Vitamin D supplementation reduces cartilage degeneration and progression of knee osteoarthritis
Vitamin D supplementation reduces cartilage degeneration and progression of knee osteoarthritis, finds study.
Higher intake of both vitamin D and Vitamin C lessens cartilage degeneration in patients with knee osteoarthritis (OA), finds a recent study published in the journal Arthritis Care & Research. When the patients are supplemented with vitamin D alone over 4 years, it significantly reduced the progression of knee joint abnormalities.
Vitamin D is needed for the body to absorb calcium for strong bones. It is made by our bodies when we are exposed to sunlight and found in a few foods, such as eggs, salmon and fortified milk products. It is also available as a vitamin supplement.
Osteoarthritis patients are often manifested with various vitamin deficiencies including decreased serum levels of vitamin C and vitamin D. A previous study have demonstrated lower odds of having hip OA in people with recommended or higher intake of vitamin C and another study reported vitamin D deficiency in Osteoarthritis patients. Thus, it becomes important to understand the impact of vitamin deficiencies on the knee joint and the value of nutritional supplements for the treatment and prevention of Osteoarthritis.
Gabby B. Joseph, Department of Radiology and Biomedical Imaging, University of California, San Francisco, and colleagues studied data from the Osteoarthritis Initiative (OAI) cohort to analyze the links between vitamin D and C supplementation and magnetic resonance imaging (MRI) measures of joint structure (cartilage, meniscus, and bone marrow) and cartilage composition (T2).
The study included 1,785 participants from the OAI cohort with radiographic Kellgren Lawrence knee grades of 0 to 3 in the right knee.
Using answers in the Block Brief 2000 questionnaire, the researchers analyzed the intake of vitamin C and D, including dietary and supplemental, from baseline. They then evaluated MRI data using 3T cartilage T2 quantification and semiquantitative joint morphology gradings (WORMS), at baseline and 4 years.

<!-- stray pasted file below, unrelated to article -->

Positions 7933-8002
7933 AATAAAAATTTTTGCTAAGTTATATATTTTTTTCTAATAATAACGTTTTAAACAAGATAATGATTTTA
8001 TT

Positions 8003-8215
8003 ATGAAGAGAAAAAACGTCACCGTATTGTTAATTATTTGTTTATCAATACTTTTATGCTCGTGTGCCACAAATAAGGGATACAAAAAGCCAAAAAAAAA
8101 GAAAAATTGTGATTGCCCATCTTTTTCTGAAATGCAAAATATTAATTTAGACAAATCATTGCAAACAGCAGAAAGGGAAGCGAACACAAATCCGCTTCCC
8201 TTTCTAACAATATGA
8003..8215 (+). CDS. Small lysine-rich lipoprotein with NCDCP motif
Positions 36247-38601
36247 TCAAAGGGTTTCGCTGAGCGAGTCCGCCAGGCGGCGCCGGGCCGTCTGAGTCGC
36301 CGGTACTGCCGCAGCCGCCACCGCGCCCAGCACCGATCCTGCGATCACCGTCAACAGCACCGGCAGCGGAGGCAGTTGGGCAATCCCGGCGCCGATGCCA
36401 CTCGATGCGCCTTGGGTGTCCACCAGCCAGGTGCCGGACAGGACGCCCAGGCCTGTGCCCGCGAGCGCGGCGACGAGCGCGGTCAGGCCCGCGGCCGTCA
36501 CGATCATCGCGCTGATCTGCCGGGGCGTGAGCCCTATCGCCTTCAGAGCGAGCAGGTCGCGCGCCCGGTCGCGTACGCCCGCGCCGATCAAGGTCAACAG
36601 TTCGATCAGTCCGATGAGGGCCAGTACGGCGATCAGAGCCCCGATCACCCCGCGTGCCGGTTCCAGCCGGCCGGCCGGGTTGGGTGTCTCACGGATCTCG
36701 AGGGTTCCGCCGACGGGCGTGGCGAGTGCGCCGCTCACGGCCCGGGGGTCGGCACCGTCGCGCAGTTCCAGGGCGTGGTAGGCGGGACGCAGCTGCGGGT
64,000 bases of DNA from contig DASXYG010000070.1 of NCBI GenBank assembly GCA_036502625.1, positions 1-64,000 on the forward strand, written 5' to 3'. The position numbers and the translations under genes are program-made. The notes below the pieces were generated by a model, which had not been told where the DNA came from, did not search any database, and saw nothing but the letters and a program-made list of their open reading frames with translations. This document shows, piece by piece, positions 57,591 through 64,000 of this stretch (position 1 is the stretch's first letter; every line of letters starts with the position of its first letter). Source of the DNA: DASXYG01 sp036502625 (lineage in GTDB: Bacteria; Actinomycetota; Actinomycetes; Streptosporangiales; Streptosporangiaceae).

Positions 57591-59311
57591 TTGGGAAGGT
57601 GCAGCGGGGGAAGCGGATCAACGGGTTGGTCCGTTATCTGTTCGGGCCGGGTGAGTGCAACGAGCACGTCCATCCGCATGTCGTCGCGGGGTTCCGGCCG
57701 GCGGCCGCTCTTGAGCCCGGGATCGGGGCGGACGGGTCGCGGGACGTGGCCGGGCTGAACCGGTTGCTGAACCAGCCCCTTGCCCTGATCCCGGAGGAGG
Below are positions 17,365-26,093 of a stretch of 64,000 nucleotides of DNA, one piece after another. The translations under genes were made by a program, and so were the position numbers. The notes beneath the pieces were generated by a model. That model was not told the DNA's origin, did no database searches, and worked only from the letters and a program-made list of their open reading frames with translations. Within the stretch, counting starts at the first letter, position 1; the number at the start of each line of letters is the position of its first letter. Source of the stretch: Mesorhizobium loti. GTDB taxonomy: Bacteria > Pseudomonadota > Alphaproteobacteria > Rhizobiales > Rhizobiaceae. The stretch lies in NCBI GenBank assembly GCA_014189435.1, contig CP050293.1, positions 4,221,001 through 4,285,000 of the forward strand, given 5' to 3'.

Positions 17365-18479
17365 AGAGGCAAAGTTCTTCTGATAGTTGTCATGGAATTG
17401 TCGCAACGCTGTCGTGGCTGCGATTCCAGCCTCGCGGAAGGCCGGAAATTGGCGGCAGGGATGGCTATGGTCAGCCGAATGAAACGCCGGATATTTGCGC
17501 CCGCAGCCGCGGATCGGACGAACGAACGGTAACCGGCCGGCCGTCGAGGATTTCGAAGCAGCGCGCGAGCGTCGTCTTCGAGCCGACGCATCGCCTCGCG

Key findings of the study include:
- Higher vitamin C intake was associated with lower average cartilage T2, medial tibia T2, and medial tibia WORMS (coeff_standardized range: ‐0.07 to ‐0.05).
- Higher vitamin D intake was associated with lower cartilage WORMS sum score and medial femur WORMS score (coeff_standardized range: ‐0.24 to ‐0.09).
- Consistent use of vitamin D supplements over 4 years of 400 IU at least once a week was associated with significantly less worsening of cartilage, meniscus and bone marrow abnormalities (odds ratio range: 0.40 to 0.56).
“Overall, the cross-sectional results showed that some measures of vitamin C and D intake from food and supplements were associated with less cartilage degeneration,” write the authors. “While consistent vitamin C supplementation over 4 years did not have a significant association with changes in joint morphology, consistent use of at least 300 IU of vitamin D at least 4-6 days per week) over 4 years was associated with less progression of knee joint abnormalities in the cartilage and bone marrow, and consistent use of at least 400 IU at least 1-3 days per week was beneficial for cartilage, bone as well as meniscus tissues."
"Owing to the observational nature of this study, future longitudinal randomized controlled trials of vitamin D supplementation are warranted," concluded the authors.
To read the complete log on to https://doi.org/10.1002/acr.24021